Art Heals

Research shows us that Art Heals!

Over the past few decades, hospital designers and architects have begun to understand the science and spirituality of healing art and have determined what types of artwork are more likely to soothe patients. Nature scenes are emphasized in Western culture healing processes, and research has shown that landscapes and other environmental factors can influence mental disorder treatments, according to a survey by M. F. Miles titled “Art in hospitals: does it work? A survey of evaluation of arts projects in the NHS.”

A study done in 1984 compared two similarly treated groups of patients who were recovering from cholecystectomy: One group looked out onto trees and nature landscapes, and the other looked onto a brick wall. The “tree” group recovered in 7.96 days on average while the “brick” group took 8.70 days. This may not seem like a significant difference when accounting for other factors of the healing process, but it definitely deserves further research to examine. Since then, further studies have been conducted to assess the impact art has within hospitals.

In 2006, it was stated by the Department of Health Working Group on Arts and Health that art has a “clear contribution to make and offer major opportunities in the delivery of better health, wellbeing and improved experience for patients…” In a study conducted across three UK hospitals, paintings were classified in terms of pleasure and arousal. Those with high levels of pleasure and low arousal induced states of calm within patients, while others with high arousal and low pleasure caused discomfort. Patients all-around preferred paintings of landscapes, confirming the research findings from decades before.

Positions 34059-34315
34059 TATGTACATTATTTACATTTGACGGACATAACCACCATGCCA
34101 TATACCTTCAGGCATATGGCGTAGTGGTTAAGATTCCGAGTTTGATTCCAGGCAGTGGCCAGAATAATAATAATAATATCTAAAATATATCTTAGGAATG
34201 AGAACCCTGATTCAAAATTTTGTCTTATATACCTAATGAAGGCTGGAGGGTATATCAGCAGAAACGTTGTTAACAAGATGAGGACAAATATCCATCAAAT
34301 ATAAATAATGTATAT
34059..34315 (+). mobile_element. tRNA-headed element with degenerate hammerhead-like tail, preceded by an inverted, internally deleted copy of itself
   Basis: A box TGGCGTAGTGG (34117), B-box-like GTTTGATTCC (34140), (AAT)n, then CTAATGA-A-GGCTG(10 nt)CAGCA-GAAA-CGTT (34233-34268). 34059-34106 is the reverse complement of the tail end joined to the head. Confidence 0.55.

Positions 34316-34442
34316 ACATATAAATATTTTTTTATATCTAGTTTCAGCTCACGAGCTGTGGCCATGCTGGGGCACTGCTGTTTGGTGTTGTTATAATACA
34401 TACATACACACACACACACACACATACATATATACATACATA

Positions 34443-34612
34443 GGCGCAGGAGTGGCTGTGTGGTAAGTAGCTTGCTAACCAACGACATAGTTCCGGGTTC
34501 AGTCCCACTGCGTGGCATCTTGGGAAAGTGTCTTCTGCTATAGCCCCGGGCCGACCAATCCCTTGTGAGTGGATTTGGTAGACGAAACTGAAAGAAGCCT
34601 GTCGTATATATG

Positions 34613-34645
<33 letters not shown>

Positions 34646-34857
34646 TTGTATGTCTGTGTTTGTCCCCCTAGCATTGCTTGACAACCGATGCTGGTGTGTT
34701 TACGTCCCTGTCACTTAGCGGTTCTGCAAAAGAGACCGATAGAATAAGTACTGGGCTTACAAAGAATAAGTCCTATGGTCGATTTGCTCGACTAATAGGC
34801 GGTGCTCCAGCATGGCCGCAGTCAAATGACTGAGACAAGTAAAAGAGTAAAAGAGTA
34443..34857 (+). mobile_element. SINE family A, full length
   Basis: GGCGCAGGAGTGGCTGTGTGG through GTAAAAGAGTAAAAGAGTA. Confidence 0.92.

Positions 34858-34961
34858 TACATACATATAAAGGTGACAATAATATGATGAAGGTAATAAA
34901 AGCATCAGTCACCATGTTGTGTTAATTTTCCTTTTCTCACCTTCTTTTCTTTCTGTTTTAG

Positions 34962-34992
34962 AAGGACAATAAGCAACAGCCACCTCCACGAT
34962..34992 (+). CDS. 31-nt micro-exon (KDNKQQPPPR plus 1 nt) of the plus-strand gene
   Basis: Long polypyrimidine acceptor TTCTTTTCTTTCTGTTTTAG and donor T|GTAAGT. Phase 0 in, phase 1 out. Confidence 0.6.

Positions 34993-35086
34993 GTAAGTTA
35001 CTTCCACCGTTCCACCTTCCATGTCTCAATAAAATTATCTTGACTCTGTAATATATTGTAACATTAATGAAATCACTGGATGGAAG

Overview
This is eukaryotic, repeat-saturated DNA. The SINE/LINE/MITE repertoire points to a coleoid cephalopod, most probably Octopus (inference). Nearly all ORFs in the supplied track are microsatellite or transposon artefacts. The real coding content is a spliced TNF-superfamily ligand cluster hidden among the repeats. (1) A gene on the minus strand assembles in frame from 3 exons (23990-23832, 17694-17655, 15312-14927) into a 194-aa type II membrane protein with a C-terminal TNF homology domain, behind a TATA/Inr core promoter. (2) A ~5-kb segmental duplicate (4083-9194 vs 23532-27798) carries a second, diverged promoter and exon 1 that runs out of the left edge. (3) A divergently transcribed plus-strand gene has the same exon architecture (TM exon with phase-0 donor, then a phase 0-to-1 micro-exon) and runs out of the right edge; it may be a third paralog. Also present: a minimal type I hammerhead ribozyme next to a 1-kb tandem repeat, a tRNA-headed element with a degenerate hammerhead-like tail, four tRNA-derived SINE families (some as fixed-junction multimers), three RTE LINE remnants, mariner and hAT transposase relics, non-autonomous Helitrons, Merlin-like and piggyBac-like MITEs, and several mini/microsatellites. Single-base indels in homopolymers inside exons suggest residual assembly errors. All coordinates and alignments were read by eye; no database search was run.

A possible reason for the preference of nature and landscapes is because it takes us back to an escape from urbanization and the desired arcadia of simpler times. The blue and green calming hues of nature paintings were more likely to assist patients than modern art of geometric figures. Within the “art of medicine,” there are psychological healing aspects that science still cannot determine the root causes. Pleasurable art within hospitals can have positive effects on health outcomes, shorter lengths of staying in hospitals, increased pain tolerance, and decreased anxiety according to a study titled “Visual art in hospitals: case studies and review of the evidence.”

Not only does the type of art matter in the healing process, but it also depends on where the art is located. Our minds process stimuli everywhere around us, even if we are not consciously aware of it. The hospitals in the 2006 study took care to put art wherever they could, including the parking garage (which also helps to remember where your car is), the windows, and the wards and waiting rooms. These are all important to establish a sense of comfort to those visiting the hospital, regardless of how long they stay there.

Hamish McDonald, an artist and cancer patient at one of the examined UK hospitals said this about art: “I am a firm believer in the power that art has to inspire and help alleviate suffering and that it can play a key role in lessening the burden that illness brings.” His art depicting life with cancer can be seen at the Medical School Building in Glasgow.

As an artist, I find great solace in my art and work towards creating art that creates emotion. As artists, we can choose what emotion we would like to create for the observer. For me I want people to feel a positive affect…happiness, joy, calm, tranquility.  These are the emotions that are stirred in me when I create…along with a good dose of frustration at times! But overall creating lifts me and gives me the chance to fully connect to my deep spiritual creativity. If I can convey that in my art then I am happy.


Research-based on a blog by fellow artist Ora Sorensen

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